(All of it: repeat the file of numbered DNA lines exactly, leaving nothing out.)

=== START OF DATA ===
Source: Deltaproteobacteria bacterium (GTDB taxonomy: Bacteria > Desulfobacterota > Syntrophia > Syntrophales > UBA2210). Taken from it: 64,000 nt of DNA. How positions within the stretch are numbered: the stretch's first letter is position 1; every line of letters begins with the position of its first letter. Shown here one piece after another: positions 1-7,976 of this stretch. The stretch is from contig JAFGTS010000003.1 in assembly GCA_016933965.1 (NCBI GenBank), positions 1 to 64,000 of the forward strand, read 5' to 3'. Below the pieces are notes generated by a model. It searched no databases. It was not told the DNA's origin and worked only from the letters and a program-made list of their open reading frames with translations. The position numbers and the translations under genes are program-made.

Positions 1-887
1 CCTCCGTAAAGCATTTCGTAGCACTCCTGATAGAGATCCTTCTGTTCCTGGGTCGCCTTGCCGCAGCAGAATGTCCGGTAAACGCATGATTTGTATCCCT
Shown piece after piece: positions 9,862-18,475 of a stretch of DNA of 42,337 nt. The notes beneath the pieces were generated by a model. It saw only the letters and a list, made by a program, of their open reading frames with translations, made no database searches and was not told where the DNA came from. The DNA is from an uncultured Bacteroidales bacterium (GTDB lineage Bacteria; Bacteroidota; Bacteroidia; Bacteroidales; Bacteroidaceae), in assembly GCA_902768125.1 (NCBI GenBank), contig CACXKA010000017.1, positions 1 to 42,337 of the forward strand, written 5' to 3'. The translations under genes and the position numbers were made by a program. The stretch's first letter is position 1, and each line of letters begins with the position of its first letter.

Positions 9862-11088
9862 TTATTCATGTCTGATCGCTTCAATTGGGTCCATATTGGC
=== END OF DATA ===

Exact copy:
Source: Deltaproteobacteria bacterium (GTDB taxonomy: Bacteria > Desulfobacterota > Syntrophia > Syntrophales > UBA2210). Taken from it: 64,000 nt of DNA. How positions within the stretch are numbered: the stretch's first letter is position 1; every line of letters begins with the position of its first letter. Shown here one piece after another: positions 1-7,976 of this stretch. The stretch is from contig JAFGTS010000003.1 in assembly GCA_016933965.1 (NCBI GenBank), positions 1 to 64,000 of the forward strand, read 5' to 3'. Below the pieces are notes generated by a model. It searched no databases. It was not told the DNA's origin and worked only from the letters and a program-made list of their open reading frames with translations. The position numbers and the translations under genes are program-made.

Positions 1-887
1 CCTCCGTAAAGCATTTCGTAGCACTCCTGATAGAGATCCTTCTGTTCCTGGGTCGCCTTGCCGCAGCAGAATGTCCGGTAAACGCATGATTTGTATCCCT
Shown piece after piece: positions 9,862-18,475 of a stretch of DNA of 42,337 nt. The notes beneath the pieces were generated by a model. It saw only the letters and a list, made by a program, of their open reading frames with translations, made no database searches and was not told where the DNA came from. The DNA is from an uncultured Bacteroidales bacterium (GTDB lineage Bacteria; Bacteroidota; Bacteroidia; Bacteroidales; Bacteroidaceae), in assembly GCA_902768125.1 (NCBI GenBank), contig CACXKA010000017.1, positions 1 to 42,337 of the forward strand, written 5' to 3'. The translations under genes and the position numbers were made by a program. The stretch's first letter is position 1, and each line of letters begins with the position of its first letter.

Positions 9862-11088
9862 TTATTCATGTCTGATCGCTTCAATTGGGTCCATATTGGC